Yet when I talked to leaders on both sides of this divide, I found good people who earnestly wanted to improve their communities. Nobody at the grassroots level seemed primarily motivated by a desire to stymie the other party — or stick it to “the other side.” They mainly just wanted to fix things for their constituents.

For example, I spoke with an inspiring progressive leader named Odessa Kelly, co-founder and Executive Director of Stand Up Nashville. A longtime local organizer, she has proved remarkably effective at the tough task of developing mixed-use housing for her urban constituents. When she launched her 2021 Democratic primary challenge in Tennessee’s 5th Congressional District, she planned to work to secure more housing and jobs for her constituency if she won.

The Tennessee General Assembly had other plans — redistricting plans. They intentionally carved the Democratic stronghold of Nashville into three separate Republican-favored districts in early 2022. Despite winning well over 70% of Nashville’s vote, Odessa did not win the seat. Not exactly democracy at its finest.

Kelly told me that through the process, she saw herself as a warrior against aggressive government malfeasance and overreach.

And so did a White, male conservative I met named Matthew Shoaf. He is a district commissioner in Sumner County who had been similarly galvanized — but on the Republican side. His animating moment came during the height of the pandemic. He felt there was too much government interference and too little concern. Navigating lockdowns and shuttered businesses alongside looming vaccine mandates pushed him to get more involved. So, he and a group of friends ran for office as a bloc and took over county government. They get headlines for their right-wing views. But Shoaf said he is mainly working on local community development issues, just like Kelly.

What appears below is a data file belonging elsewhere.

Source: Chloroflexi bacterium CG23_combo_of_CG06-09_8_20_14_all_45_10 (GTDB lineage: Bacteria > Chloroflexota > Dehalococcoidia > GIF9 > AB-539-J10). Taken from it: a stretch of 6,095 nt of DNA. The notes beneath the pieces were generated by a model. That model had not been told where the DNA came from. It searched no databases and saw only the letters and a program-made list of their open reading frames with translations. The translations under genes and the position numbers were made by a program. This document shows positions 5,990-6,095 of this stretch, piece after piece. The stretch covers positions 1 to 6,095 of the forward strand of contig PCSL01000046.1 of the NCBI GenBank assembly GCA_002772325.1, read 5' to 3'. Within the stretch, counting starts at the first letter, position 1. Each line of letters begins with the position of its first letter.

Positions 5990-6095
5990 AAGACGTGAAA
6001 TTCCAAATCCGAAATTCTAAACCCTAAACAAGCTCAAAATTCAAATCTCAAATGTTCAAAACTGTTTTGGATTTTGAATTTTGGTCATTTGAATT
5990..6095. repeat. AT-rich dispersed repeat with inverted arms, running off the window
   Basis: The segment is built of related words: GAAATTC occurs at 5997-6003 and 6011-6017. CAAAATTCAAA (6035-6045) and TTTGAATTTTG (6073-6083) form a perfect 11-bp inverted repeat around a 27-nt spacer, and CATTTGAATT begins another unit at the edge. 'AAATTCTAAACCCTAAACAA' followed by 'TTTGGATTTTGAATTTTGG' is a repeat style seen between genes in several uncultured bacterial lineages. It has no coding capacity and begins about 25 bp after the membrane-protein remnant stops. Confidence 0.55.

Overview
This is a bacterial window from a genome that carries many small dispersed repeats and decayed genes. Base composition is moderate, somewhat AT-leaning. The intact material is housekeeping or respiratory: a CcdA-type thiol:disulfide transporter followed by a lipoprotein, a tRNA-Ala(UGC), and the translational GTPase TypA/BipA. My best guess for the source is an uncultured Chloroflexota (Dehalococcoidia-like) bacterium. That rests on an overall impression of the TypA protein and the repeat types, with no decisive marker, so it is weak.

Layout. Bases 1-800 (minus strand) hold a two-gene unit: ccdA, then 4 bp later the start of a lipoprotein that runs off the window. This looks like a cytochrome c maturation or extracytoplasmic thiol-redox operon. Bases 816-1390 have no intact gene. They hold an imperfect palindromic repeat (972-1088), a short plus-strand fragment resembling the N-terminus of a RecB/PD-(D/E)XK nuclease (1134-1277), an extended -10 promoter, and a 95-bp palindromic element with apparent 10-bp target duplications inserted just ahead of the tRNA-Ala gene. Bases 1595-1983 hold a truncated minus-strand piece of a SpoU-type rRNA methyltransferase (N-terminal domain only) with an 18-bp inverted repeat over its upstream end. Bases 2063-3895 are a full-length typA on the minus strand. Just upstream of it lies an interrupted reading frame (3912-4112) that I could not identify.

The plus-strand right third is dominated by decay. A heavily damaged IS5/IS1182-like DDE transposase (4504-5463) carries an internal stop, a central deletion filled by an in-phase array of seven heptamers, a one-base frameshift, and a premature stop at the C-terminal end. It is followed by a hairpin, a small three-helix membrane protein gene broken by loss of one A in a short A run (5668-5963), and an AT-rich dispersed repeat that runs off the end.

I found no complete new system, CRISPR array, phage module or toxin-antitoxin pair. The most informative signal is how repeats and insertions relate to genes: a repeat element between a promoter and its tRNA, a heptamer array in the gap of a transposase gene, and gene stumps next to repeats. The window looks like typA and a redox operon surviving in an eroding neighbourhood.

These two leaders are from opposite sides of the political aisle — but they both share the same frustration with the state’s power players who ignore local voices. One is a Black woman, the other is a white man. But they both expressed frustration to me about what they see as the racial dynamics keeping people apart and afraid of each other.

Unfortunately, these two local champions will probably never even meet, let alone find ways to work together. The state’s toxic political environment has resulted in people with similar problems turning ON each other — rather than turning TO each other.

It was heartbreaking to see well-intentioned people forced to work within and respond to a bad incentive structure: one that makes Democratic voices irrelevant and Republican ones more extreme. I met good and decent individuals, red and blue, with similar complaints and challenges. But culture wars and gerrymanders cut them off from opportunities to work together on literally anything. That isolation is a tragedy.

One-party rule is the opposite of democracy. If Tennessee provides any kind of roadmap for us, it’s this — when one side has overwhelming control, keeping that control can become the end-all and be-all. Little good gets done and life gets worse for everyone except those at the top. Let’s hope we can avoid that outcome at the federal level.

One bright spot I found during my trip? The passion of the two Justins (whom I got to spend time with), is undeniable. They’re part of a new generation of changemakers and leaders channeling that passion into a better tomorrow. They don’t lose hope, even if the situation seems hopeless. Tennessee should act as a cautionary tale, sure. But the dynamic, spirited, vibrant people in my home state are also a source of enduring encouragement.